Updated Winter Finch Forecast for 2021-22
A biologist reveals his winter finch forecast using wild food crop data. Find out what birds you can expect to see at your winter feeders.
Most winters, birders in the United States can expect to see the typical feathered visitors: northern cardinals, chickadees, titmice, woodpeckers, etc. But occasionally, a sudden surge of unexpected birds can wander outside their typical winter range. They migrate further south than they normally would. This is called an irruption. These irruptions can be difficult to predict ahead of time. The reasons behind these surprising, sporadic migrations aren’t straightforward. (Researchers have found the causes vary from species to species.)
Biologist and ecologist Tyler Hoar predicts the irruptions of winter finches by analyzing the status of wild food crops such as spruce cones and mountain ash berries in Canada. He recently took over from ornithologist Ron Pittaway, who tracked winter finches since 2012. Tyler’s winter finch forecast is based on whether or not there is enough food to feed the hungry finches in the forests of Ontario. If there hasn’t been enough, he’ll predict an irruption of birds that will venture down into the United States to fill their bellies.
Tyler makes it clear that these are just predictions. But plenty of birders rely on his winter finch forecast to get a more accurate sense of what species to expect to see in winter. In addition to finches, he also offers predictions on the movement of red-breasted nuthatches, bohemian waxwings and blue jays.
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The 2021-22 Winter Finch Forecast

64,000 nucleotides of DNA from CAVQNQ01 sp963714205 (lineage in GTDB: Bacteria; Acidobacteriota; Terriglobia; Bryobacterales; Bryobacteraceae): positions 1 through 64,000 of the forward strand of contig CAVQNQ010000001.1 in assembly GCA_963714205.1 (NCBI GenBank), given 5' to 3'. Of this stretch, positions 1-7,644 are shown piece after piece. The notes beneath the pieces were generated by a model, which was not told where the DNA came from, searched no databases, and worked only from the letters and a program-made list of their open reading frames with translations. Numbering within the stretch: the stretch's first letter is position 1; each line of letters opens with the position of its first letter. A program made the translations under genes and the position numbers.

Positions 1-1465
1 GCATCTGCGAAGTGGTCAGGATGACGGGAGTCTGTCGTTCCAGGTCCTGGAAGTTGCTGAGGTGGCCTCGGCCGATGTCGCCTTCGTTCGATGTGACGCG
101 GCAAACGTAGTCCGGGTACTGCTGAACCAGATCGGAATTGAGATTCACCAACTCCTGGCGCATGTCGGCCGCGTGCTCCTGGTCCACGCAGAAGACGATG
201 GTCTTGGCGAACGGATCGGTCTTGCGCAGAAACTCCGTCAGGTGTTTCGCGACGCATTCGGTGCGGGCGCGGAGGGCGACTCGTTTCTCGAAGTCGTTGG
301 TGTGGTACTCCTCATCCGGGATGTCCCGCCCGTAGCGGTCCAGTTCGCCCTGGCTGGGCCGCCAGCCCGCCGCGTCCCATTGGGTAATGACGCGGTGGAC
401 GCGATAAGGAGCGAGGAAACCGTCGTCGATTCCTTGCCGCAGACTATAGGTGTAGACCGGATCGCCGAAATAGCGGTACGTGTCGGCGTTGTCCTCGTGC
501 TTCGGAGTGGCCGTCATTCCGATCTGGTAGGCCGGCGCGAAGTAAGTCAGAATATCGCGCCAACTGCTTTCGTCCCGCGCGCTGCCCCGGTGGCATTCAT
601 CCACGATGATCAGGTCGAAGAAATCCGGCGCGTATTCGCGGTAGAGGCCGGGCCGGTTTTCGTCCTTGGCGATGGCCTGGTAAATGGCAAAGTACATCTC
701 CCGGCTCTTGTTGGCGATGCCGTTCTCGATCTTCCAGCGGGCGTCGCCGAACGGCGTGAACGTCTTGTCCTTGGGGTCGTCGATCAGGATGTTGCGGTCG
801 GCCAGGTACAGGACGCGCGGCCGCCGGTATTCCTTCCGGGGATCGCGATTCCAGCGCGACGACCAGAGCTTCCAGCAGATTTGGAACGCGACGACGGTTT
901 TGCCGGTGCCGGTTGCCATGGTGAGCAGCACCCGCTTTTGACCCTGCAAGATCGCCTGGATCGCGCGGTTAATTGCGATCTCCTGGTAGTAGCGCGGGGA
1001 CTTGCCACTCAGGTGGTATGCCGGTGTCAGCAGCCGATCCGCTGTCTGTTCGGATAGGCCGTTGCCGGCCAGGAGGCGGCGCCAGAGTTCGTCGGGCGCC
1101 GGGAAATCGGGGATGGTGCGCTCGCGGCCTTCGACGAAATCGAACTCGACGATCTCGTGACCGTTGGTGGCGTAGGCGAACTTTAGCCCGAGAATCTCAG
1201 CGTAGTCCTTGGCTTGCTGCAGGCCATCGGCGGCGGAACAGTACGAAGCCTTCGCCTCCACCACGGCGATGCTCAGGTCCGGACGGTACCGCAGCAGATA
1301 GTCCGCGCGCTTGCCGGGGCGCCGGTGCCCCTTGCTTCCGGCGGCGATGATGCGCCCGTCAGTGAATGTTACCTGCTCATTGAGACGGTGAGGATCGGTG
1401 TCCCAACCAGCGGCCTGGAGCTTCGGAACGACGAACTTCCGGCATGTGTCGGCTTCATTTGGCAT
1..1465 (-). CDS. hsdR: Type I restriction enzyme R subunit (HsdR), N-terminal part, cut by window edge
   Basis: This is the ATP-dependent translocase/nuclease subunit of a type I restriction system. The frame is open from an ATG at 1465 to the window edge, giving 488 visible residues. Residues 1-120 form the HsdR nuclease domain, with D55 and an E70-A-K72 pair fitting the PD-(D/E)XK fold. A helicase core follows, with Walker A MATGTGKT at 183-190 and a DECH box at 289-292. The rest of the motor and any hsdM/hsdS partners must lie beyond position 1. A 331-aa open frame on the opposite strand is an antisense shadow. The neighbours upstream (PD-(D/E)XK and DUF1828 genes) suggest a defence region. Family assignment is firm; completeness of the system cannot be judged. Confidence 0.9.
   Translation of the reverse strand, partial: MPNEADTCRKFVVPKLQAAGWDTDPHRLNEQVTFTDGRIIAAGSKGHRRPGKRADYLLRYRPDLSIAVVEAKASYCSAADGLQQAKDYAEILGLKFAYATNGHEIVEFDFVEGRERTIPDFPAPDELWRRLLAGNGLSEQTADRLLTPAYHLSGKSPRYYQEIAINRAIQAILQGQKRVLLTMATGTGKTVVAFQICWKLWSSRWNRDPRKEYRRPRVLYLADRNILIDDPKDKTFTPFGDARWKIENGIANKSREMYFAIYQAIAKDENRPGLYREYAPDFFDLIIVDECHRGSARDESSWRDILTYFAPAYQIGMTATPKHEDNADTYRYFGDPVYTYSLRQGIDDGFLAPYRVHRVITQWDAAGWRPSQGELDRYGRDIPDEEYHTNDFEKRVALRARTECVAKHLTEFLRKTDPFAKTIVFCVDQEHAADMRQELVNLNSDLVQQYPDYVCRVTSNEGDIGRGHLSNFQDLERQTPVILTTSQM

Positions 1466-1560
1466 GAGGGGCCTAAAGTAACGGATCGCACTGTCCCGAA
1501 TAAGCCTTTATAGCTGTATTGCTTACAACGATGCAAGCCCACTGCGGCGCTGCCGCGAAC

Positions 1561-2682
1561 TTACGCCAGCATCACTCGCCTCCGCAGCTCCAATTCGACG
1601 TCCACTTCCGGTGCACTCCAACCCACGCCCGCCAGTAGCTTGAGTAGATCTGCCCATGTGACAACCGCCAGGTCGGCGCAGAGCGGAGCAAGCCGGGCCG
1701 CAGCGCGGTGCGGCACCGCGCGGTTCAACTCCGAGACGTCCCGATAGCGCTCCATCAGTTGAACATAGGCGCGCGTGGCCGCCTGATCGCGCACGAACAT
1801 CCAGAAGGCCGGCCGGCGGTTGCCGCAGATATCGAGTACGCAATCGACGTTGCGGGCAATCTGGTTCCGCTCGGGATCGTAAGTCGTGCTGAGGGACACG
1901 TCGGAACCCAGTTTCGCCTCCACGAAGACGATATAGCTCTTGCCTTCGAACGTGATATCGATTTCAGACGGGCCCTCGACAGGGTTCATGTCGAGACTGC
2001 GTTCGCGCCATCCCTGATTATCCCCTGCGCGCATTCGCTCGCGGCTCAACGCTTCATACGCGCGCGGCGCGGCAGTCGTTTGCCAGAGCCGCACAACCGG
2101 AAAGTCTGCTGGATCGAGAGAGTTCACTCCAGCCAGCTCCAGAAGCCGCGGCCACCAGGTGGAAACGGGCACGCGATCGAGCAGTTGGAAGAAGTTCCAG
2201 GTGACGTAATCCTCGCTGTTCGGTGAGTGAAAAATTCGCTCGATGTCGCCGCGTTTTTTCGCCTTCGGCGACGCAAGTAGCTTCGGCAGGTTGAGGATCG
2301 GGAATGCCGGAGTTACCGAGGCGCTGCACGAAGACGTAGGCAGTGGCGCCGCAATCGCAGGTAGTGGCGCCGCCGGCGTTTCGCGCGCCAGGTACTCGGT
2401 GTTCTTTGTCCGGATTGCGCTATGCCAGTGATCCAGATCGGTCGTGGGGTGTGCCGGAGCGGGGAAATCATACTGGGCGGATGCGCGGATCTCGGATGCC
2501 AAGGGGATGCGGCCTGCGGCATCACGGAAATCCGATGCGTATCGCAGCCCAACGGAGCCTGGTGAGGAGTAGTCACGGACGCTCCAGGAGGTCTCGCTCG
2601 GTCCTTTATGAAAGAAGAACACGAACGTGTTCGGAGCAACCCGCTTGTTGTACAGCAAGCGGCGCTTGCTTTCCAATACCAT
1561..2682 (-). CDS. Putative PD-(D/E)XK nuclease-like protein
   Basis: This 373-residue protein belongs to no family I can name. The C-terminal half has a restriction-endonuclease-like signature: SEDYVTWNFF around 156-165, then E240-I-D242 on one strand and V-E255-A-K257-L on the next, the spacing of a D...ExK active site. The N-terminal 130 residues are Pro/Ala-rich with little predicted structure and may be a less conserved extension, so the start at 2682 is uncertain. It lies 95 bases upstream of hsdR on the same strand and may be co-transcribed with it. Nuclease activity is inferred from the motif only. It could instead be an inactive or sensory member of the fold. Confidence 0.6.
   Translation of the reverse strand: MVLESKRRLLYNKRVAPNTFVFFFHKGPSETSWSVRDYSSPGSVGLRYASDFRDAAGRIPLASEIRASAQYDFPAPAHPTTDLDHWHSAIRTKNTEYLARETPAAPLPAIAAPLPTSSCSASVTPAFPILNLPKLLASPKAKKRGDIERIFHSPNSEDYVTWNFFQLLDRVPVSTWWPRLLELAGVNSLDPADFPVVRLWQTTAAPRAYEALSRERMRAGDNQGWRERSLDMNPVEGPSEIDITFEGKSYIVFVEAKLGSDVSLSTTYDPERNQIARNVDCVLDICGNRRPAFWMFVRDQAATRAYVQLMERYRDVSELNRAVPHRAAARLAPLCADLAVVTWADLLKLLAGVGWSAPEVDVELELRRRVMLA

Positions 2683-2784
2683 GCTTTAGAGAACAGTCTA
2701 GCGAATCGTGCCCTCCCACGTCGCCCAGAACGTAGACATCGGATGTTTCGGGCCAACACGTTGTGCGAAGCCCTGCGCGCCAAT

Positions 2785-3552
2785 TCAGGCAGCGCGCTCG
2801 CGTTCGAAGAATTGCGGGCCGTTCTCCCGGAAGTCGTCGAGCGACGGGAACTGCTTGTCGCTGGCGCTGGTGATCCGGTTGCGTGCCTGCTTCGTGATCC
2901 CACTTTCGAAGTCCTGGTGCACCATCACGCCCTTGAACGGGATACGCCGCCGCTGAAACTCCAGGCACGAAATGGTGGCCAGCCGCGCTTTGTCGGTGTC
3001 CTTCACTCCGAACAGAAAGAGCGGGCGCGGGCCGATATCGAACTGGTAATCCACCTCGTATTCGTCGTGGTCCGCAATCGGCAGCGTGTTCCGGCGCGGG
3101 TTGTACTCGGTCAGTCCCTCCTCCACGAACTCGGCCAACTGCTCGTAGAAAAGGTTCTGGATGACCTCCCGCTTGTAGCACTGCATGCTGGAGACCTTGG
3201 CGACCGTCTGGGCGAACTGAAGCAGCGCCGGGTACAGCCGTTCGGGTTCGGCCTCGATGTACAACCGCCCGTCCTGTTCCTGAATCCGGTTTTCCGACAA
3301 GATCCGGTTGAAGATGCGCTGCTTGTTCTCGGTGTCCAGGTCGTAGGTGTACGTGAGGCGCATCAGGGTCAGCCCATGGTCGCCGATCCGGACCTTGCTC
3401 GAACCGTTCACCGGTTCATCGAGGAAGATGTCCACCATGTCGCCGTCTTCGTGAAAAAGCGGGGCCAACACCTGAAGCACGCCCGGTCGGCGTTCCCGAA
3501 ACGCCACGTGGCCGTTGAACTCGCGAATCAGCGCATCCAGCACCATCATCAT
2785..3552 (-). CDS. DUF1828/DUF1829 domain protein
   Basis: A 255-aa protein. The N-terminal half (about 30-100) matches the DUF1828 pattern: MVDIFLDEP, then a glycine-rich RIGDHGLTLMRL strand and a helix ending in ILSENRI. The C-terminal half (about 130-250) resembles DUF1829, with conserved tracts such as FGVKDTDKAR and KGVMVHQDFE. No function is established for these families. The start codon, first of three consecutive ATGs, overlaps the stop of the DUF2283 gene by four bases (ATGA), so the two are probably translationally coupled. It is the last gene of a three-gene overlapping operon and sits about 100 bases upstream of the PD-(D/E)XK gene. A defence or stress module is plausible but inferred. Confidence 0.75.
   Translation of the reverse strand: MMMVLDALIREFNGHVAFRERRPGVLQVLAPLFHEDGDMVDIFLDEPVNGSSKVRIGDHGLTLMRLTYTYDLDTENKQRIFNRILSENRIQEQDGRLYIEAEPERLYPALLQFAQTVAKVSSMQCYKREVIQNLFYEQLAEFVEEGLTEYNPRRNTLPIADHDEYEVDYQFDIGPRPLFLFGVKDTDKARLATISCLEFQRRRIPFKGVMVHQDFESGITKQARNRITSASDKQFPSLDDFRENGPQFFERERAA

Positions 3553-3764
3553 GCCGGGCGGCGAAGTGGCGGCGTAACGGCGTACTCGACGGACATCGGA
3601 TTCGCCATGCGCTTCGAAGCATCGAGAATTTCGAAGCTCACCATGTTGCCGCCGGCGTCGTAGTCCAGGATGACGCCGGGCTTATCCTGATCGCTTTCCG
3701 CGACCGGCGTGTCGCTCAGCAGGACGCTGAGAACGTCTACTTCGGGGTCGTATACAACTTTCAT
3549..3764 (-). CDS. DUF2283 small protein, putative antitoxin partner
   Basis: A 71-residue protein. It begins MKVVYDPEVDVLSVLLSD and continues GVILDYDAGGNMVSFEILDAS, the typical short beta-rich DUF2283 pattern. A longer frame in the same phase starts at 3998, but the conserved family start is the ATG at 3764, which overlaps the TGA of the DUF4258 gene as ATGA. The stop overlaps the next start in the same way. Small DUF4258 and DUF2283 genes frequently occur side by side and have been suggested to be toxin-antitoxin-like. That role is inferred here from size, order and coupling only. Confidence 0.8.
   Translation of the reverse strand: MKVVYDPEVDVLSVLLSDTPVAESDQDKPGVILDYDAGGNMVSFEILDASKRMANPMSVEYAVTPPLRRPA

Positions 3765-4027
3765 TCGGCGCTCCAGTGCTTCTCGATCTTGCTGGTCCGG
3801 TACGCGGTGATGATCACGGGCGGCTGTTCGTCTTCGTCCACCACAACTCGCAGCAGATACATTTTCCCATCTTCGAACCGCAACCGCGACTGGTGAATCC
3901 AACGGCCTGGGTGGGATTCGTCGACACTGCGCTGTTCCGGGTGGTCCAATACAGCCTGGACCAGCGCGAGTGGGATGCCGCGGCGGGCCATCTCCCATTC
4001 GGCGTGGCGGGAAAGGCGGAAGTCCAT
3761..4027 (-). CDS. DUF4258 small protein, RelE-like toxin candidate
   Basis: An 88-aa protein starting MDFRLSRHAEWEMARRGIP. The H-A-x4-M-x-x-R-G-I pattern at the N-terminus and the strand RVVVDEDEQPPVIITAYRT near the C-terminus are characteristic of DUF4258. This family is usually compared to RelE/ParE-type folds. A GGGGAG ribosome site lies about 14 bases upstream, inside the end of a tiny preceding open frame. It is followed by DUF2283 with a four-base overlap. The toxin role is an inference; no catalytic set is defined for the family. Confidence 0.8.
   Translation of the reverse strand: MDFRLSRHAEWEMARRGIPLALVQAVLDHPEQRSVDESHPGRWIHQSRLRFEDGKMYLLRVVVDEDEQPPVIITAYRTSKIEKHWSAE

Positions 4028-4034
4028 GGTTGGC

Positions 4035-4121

For the winter of 2021-22, Tyler’s forecast does not point to this being an irruption year. The majority of winter finches will stay up north. Tyler says, “However, there will be movement of most finches varying by species and location in the boreal forest. So you will be able to find most species, but it won’t be like last year when they came to so many people’s backyards. This year you’ll very likely need to go search for them.”
He further explains, “This should be a good winter to see finches in traditional hotspots such as Ontario’s Algonquin Park, Quebec’s Laurentian Mountains, New York’s Adirondack Mountains, Atlantic Canada and the northern New England states.”
He notes that birders in the United States should keep an eye out for white-winged crossbills. “With very poor cone crops reported from Northwestern Ontario westward into Alaska, two visible movements of white-winged crossbills have already been seen this summer. In Western North America, white-winged crossbills moved south into Southern British Columbia/Alberta, and Pacific Northwestern states with a few reported recently as far south as Utah.”
Crossbills remaining in the boreal forest will move around in search of food. “Thus, some movements may be seen this fall/winter into areas like the upper Midwest states as they look for suitable cone crops.”
Last winter, birders were treated to a “generational irruption of evening grosbeaks,” with many lucky enough to spot these birds at their feeders. Tyler predicts, “We may experience an echo flight this fall.” Learn more about how to attract this species.